Economics Dictionary of Arguments

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Collectives: In social sciences, "collectives" refer to groups of individuals who come together based on shared interests, goals, or characteristics, and act collectively to pursue common objectives.
Annotation: The above characterizations of concepts are neither definitions nor exhausting presentations of problems related to them. Instead, they are intended to give a short introduction to the contributions below. – Lexicon of Arguments.

Author Concept Summary/Quotes Sources

Jürgen Habermas on Collectives - Dictionary of Arguments

IV 166
Collectives/Habermas: whether the life form of a collective is more or less "successful" (...), (...) resembles the clinical question of the assessment of a patient's mental and spiritual condition as the moral question of the recognition worthiness of a norm or an institutional system. Moral judgment presupposes a hypothetical attitude, i.e. the possibility of considering norms as something to which we can give or address social validity. However, the analogous prerequisite that we could choose life forms in the same way is pointless. No one can agree with the way of life in which he/she has been socialized in the same reflected manner as with a norm of whose validity he/she is convinced of.(1)
, >Rules, >Community, >Principles.
IV 167
In this respect, there is a parallel between the life form of a collective and the life story of an individual. Adults have acquired the generalized ability to realize themselves autonomously.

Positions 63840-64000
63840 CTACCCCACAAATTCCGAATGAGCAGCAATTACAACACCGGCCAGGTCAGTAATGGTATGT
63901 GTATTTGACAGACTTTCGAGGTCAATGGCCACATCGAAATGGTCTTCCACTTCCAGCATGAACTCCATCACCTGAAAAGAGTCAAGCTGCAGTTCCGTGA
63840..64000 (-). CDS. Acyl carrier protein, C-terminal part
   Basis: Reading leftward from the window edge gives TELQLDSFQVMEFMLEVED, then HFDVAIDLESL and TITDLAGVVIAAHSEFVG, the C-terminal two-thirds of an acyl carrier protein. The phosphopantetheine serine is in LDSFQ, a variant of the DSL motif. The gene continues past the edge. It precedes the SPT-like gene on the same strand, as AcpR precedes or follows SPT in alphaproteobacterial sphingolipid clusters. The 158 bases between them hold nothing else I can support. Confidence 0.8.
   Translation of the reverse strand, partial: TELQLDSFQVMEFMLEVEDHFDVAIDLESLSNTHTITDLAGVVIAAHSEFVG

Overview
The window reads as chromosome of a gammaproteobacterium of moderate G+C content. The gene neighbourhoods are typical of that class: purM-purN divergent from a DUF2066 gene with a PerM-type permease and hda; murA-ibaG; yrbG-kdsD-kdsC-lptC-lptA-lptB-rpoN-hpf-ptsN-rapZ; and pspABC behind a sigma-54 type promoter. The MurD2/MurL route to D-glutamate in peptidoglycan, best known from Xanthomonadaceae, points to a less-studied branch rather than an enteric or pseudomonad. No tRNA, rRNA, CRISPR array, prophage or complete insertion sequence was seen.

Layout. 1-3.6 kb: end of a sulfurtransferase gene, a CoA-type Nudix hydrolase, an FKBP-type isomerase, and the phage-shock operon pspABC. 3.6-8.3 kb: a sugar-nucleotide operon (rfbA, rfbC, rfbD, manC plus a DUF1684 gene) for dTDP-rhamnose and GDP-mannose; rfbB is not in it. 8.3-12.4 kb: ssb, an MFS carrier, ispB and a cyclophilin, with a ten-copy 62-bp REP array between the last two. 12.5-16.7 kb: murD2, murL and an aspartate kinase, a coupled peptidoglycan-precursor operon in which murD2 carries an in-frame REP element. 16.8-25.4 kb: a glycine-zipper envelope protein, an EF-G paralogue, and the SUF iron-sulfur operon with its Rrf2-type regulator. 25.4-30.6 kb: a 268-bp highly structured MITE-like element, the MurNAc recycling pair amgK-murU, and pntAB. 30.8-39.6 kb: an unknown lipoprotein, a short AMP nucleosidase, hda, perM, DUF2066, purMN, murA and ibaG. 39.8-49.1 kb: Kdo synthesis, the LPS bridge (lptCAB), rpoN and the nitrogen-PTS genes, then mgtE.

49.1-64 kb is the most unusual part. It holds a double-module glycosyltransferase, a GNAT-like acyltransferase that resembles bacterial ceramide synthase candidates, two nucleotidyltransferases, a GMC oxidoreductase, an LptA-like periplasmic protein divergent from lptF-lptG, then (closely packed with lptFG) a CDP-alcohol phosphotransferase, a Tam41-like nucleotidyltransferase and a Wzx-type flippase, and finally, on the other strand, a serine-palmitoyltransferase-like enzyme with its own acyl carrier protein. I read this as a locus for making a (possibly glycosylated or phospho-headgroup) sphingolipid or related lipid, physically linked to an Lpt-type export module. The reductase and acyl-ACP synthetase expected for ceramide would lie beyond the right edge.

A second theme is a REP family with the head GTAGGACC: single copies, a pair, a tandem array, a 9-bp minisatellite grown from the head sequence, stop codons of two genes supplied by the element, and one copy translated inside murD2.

IV 206
Collectives/Habermas: Collectives only maintain their identity to the extent that the ideas that the relatives have of their environment sufficiently overlap and condense into unproblematic background beliefs. Relatives can only develop a personal identity if they recognize that the sequence of their own actions constitutes a narratively depictable life story and a social identity only if they recognize that by participating in interactions they maintain their belonging to social groups and are thereby entangled in the narratively depictable story of collectives. For the analysis of narrative statements in this sense: see A. C. Danto.(2)

1 For Hegelian distinction between morality and decency, see: A. Wellmer, Praktische Philosophie und Theorie der Gesellschaft. Zum Problem der normativen Grundlagen einer kritischen Sozialwissenschaft, Konstanz 1979.
2. A.C. Danto, Analytische Philosophie der Geschichte, Frankfurt 1974.

Explanation of symbols: Roman numerals indicate the source, arabic numerals indicate the page number. The corresponding books are indicated on the right hand side. ((s)…): Comment by the sender of the contribution. Translations: Dictionary of Arguments
The note [Concept/Author], [Author1]Vs[Author2] or [Author]Vs[term] resp. "problem:"/"solution:", "old:"/"new:" and "thesis:" is an addition from the Dictionary of Arguments. If a German edition is specified, the page numbers refer to this edition.

Ha I
J. Habermas
Der philosophische Diskurs der Moderne Frankfurt 1988

Jürgen Habermas
Theorie des kommunikativen Handelns Bd. I Frankfurt/M. 1981

Jürgen Habermas
Theorie des kommunikativen Handelns Bd. II Frankfurt/M. 1981

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